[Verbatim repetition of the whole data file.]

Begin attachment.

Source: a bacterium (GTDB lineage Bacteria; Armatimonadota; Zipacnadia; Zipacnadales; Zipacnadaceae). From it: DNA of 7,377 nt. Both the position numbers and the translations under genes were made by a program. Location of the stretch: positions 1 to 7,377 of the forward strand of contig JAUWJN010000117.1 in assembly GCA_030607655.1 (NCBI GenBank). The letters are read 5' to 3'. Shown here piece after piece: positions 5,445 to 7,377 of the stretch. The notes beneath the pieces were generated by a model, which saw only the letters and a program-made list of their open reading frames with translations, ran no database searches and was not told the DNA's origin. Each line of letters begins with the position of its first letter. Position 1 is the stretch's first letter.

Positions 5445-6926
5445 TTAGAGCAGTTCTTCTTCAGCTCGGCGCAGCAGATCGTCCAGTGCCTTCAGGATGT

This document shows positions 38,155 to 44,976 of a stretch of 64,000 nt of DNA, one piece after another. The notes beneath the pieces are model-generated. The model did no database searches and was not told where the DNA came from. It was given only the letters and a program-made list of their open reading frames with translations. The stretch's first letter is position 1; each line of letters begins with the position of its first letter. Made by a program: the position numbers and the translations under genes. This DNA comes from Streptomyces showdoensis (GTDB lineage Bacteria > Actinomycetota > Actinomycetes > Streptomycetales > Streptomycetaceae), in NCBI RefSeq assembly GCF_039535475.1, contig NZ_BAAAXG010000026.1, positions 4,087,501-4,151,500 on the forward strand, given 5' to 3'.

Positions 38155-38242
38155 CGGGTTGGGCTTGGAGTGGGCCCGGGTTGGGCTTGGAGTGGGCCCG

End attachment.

Source: a bacterium (GTDB lineage Bacteria; Armatimonadota; Zipacnadia; Zipacnadales; Zipacnadaceae). From it: DNA of 7,377 nt. Both the position numbers and the translations under genes were made by a program. Location of the stretch: positions 1 to 7,377 of the forward strand of contig JAUWJN010000117.1 in assembly GCA_030607655.1 (NCBI GenBank). The letters are read 5' to 3'. Shown here piece after piece: positions 5,445 to 7,377 of the stretch. The notes beneath the pieces were generated by a model, which saw only the letters and a program-made list of their open reading frames with translations, ran no database searches and was not told the DNA's origin. Each line of letters begins with the position of its first letter. Position 1 is the stretch's first letter.

Positions 5445-6926
5445 TTAGAGCAGTTCTTCTTCAGCTCGGCGCAGCAGATCGTCCAGTGCCTTCAGGATGT

This document shows positions 38,155 to 44,976 of a stretch of 64,000 nt of DNA, one piece after another. The notes beneath the pieces are model-generated. The model did no database searches and was not told where the DNA came from. It was given only the letters and a program-made list of their open reading frames with translations. The stretch's first letter is position 1; each line of letters begins with the position of its first letter. Made by a program: the position numbers and the translations under genes. This DNA comes from Streptomyces showdoensis (GTDB lineage Bacteria > Actinomycetota > Actinomycetes > Streptomycetales > Streptomycetaceae), in NCBI RefSeq assembly GCF_039535475.1, contig NZ_BAAAXG010000026.1, positions 4,087,501-4,151,500 on the forward strand, given 5' to 3'.

Positions 38155-38242
38155 CGGGTTGGGCTTGGAGTGGGCCCGGGTTGGGCTTGGAGTGGGCCCG